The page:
September 14, 2022
By Kaitlyn Timmons, Prime Metal Buildings & Components
As technology continues to advance in the dairy industry, dairy farmers are tasked with the challenge of incorporating current and future technologies into facility designs. The dairy design experts at Prime understand that building designs and layouts must evolve with the industry to ensure the sustainability of the dairy.
In 1992, a prototype of the first milking robot was introduced in Europe. Automatic milking systems (AMS), also known as robotic milking systems, are voluntary and automated milking systems that allow cows to set their own milking schedule. Since their introduction to the United States in 2000, robotic milking systems have helped to advance the dairy industry across the world.
Robotic milking systems serve as an all-around advantage for dairy farmers. Besides tracking milk quality and quantity, AMS document the cow’s health, help to detect diseases, and record when the cow eats, drinks, rests, and ruminates. Studies have proven that robotic milking systems significantly aid in reducing stress in dairy herds.
Deedee Stoker and her husband, owners of Ned-Tex Dairy in Stephenville, Texas, chose to install robotic milking systems in June of 2021 after operating a conventional dairy for many years. They plan to add three additional robots next month, bringing their total to 15 robots and allow them to milk 900 cows.
“We made the switch from conventional to robotic because it has been a dream of ours,” stated Stoker. “Going robotic is for herd health. We noticed right away that the cows are a lot calmer.”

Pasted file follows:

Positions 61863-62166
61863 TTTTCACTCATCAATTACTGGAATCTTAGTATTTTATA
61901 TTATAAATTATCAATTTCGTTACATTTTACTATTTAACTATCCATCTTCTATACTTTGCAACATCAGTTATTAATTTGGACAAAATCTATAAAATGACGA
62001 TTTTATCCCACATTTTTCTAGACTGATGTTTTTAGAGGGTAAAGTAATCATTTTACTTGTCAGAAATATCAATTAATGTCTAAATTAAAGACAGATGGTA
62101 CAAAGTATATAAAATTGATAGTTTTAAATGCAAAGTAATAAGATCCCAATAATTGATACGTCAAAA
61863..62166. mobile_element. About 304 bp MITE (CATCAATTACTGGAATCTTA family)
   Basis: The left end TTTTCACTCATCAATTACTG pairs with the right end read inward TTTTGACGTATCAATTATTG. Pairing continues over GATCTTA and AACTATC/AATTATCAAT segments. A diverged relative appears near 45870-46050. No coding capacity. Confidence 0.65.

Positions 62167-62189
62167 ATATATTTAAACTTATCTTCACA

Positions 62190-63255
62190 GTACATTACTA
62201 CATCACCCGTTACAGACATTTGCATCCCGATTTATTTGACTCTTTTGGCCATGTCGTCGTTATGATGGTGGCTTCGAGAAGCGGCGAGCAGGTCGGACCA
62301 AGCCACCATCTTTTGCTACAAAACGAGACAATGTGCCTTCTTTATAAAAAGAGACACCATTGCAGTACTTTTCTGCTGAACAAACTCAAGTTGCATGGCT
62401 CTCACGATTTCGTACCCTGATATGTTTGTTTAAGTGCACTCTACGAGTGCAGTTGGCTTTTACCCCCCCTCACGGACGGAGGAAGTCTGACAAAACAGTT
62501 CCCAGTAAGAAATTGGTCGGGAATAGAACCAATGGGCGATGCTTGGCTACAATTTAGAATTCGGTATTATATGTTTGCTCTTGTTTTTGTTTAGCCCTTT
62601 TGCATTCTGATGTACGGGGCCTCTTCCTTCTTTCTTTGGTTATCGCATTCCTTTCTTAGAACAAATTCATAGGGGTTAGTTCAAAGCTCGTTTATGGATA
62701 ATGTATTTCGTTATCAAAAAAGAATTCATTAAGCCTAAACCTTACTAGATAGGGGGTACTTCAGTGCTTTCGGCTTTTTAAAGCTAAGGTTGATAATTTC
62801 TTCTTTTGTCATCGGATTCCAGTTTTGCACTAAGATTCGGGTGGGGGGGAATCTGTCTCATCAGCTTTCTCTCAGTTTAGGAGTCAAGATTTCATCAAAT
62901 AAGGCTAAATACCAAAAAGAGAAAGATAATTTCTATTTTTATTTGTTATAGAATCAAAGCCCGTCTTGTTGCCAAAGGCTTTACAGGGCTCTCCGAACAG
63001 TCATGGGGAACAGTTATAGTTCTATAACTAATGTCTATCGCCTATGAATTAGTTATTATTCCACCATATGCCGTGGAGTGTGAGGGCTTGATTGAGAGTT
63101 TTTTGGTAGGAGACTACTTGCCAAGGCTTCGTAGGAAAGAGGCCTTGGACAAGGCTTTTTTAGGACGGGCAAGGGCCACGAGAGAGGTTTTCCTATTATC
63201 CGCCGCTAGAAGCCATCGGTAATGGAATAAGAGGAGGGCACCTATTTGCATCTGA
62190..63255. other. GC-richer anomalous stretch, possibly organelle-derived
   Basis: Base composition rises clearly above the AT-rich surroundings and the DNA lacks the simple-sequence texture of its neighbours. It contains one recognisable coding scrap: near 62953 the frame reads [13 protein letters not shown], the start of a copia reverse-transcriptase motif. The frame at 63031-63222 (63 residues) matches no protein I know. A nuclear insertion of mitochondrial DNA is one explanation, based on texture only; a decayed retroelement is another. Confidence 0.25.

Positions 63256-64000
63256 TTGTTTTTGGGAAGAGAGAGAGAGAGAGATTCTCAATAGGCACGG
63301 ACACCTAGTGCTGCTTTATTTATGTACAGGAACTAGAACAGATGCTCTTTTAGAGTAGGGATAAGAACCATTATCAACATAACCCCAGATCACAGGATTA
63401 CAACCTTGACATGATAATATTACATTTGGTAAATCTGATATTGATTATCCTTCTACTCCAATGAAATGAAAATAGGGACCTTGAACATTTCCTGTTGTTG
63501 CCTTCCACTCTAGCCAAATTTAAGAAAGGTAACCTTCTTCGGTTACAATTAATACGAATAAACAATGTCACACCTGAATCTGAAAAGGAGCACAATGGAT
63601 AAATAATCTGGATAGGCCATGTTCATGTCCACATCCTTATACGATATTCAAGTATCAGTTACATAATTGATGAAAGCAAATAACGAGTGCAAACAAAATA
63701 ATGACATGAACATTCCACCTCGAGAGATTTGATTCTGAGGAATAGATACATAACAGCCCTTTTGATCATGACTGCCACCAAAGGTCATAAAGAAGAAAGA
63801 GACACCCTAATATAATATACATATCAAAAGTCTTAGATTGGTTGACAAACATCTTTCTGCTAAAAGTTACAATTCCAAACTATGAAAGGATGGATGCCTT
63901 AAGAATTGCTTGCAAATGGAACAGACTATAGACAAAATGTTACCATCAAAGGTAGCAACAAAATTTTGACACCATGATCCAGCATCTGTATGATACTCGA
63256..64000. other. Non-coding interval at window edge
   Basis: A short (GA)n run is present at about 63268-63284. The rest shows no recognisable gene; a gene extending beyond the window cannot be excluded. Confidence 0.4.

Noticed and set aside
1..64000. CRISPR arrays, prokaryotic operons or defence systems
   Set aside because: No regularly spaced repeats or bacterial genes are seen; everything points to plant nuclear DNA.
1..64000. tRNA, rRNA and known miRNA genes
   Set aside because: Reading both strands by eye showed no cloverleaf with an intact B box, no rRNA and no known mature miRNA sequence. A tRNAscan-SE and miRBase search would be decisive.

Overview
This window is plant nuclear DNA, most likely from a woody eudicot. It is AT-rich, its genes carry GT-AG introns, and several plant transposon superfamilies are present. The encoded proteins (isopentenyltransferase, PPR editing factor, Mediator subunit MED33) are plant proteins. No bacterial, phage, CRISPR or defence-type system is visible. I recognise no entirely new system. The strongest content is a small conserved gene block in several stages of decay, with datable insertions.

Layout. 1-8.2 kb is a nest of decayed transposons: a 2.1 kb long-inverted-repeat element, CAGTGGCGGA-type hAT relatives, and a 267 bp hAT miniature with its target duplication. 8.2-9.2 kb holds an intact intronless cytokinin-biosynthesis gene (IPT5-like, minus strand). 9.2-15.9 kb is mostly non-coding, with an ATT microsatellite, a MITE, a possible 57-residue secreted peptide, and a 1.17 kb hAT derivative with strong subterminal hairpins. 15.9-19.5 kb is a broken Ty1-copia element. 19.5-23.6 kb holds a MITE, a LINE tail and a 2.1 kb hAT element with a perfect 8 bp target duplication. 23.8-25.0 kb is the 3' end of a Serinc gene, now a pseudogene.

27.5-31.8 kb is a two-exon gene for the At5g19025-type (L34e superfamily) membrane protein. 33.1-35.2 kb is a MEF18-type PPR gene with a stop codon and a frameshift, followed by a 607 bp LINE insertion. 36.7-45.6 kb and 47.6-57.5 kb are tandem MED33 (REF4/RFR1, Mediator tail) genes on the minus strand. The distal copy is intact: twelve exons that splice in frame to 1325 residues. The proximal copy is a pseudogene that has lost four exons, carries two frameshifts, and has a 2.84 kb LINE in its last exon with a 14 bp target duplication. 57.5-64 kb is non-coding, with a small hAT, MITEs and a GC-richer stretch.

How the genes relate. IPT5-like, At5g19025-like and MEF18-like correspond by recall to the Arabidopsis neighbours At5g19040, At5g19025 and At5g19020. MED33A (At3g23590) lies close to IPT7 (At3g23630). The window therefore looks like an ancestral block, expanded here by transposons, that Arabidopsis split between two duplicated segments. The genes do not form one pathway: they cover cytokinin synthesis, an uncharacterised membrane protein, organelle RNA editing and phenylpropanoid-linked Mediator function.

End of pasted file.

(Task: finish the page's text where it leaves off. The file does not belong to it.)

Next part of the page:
A good building design and layout is critical to the overall success of any milking system whether it be conventional or robotic. Prudent designs take into consideration not only cow flow, but also the farmer and managers operation style. Integration of other systems beyond the animals that must be intentional are things such as milk handling, feed, and manure systems, as well as hospital/treatment areas. Proper utilization of such space in and around the milking area can be the determining factor of how successful the overall process operates and functions.
Colin Thomson, owner of Thomson Services, has witnessed how automated technology can improve cow behavior and health. Thomson Services, located in Dublin, Texas, provides full aftermarket support, milker training, milking barn assessment, installations, repairs, and maintenance. According to Thomson, if your dairy barn already has an existing free stall facility, milking robots can be a profitable addition.
“If we have projects, we collaborate with Prime. Whether it be a dairy barn or an airplane hangar, we love working with Prime and all of our buildings are Prime,” explained Thomson.
The evolution of the dairy industry demands leaders like Prime stay current with the ever-changing technology. With more dairy farmers turning to robotic milking systems, we recognize the need to modify the design and layout of a dairy facility to efficiently suit the new automation systems. When adding robotic milkers, there are many different routes a dairy farmer can take. For example, in some cases the milking parlor can be eliminated altogether, or the facility can solely consist of robots.
The technological advancement of robotic milking systems plays a big role in increased milk production and in dairy facility designs. With the ever-changing technology in the dairy industry, Thomson predicts that eventually most dairies will become fully automated. Prime’s dairy buildings embrace the industry’s evolving technology and provide dairy farmers with functional dairy facilities for today and for the future.